Tech Censorship

The World War On Free Speech Intensifies

Elon MusAdd Newk can’t fight censorship on his own

Jun 19, 2023
Japan’s Prime Minister Fumio Kishida, US President Joe Biden, NATO Secretary General Jens Stoltenberg, European Commission President Ursula von der Leyen and Canada’s Prime Minister Justin Trudeau and Germany’s Chancellor Olaf Scholz before G7 leaders’ family photo during a NATO summit on Russia’s invasion of Ukraine on March 24, 2022, in Brussels, Belgium. (Photo by Henry Nicholls – Pool/Getty Images)

The war on free speech is hardly a novel phenomenon, instead mutating over the centuries. What is new, however, is its global aspirations: today, the conflict takes the form of a world war.

You can see its shadow in every Western country, from the US and Canada to Ireland and Australia, as well as in every multinational organization, from the EU to the UN. Rising levels of hate speech and misinformation, we are told, make it more urgent than ever for governments, corporations, and multilateral organizations to adopt stronger measures to protect vulnerable populations online.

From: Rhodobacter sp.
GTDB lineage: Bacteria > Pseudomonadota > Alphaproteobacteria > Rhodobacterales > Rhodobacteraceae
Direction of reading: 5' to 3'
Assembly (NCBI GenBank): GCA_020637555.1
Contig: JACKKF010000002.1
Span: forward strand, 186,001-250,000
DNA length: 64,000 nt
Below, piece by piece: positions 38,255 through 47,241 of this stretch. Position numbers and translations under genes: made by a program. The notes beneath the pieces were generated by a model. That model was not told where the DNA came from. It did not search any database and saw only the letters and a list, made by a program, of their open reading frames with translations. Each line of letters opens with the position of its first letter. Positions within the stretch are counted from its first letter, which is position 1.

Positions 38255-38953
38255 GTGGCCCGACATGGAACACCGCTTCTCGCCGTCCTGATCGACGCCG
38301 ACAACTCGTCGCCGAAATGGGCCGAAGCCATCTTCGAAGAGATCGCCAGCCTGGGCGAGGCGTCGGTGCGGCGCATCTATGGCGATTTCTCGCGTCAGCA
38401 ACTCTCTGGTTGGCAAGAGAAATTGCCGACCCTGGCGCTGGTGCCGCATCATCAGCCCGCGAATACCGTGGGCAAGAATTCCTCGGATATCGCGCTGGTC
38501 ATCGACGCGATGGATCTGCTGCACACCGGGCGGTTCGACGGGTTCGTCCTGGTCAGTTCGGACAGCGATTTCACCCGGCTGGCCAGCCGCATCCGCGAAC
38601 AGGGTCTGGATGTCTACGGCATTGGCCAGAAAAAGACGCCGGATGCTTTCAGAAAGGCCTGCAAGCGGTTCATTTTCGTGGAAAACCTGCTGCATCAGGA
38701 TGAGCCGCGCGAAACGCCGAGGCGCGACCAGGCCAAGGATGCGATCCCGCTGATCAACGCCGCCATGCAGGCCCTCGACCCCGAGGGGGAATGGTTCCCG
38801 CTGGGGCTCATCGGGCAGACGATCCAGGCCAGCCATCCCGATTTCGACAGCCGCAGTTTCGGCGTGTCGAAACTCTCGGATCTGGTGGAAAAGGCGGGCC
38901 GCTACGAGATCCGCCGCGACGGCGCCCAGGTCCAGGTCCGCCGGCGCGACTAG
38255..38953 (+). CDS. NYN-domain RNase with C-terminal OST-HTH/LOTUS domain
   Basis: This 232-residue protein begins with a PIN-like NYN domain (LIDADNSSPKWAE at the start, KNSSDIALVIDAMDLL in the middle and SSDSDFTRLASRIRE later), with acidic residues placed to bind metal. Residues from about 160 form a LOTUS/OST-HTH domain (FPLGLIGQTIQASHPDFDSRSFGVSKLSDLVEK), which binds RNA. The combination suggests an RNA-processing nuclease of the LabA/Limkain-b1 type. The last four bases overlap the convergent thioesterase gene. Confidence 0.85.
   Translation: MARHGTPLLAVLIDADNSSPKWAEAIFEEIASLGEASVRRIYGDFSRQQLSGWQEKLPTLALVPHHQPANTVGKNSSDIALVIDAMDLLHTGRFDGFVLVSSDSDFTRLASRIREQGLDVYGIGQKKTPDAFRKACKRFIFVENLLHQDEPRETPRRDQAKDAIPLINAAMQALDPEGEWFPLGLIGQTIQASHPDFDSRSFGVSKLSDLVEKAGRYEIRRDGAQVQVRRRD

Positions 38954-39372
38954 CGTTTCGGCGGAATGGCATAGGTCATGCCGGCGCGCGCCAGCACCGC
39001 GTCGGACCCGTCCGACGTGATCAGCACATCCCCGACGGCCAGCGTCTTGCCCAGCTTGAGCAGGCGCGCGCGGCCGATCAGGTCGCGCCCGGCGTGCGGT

It is for this reason that Biden’s Department of Homeland Security recently created a “Disinformation Governance Board,” the European Commission crafted a new Digital Services Act and Code of Practice on Disinformation, and the UN is proposing a “Code of Conduct for Information Integrity on Digital Platforms.”

All of these initiatives are allegedly the product of good intentions; all of them, however, are rooted in the same fallacy: there is little evidence to suggest that hate speech and misinformation are on the rise. On the contrary, Western countries are more tolerant of racial, religious, and sexual minorities than ever before. To take one example, the percentage of Americans who approve of marriages between white and black Americans has risen from 4% in 1958 to 87% in 2013 to 94% in 2021.


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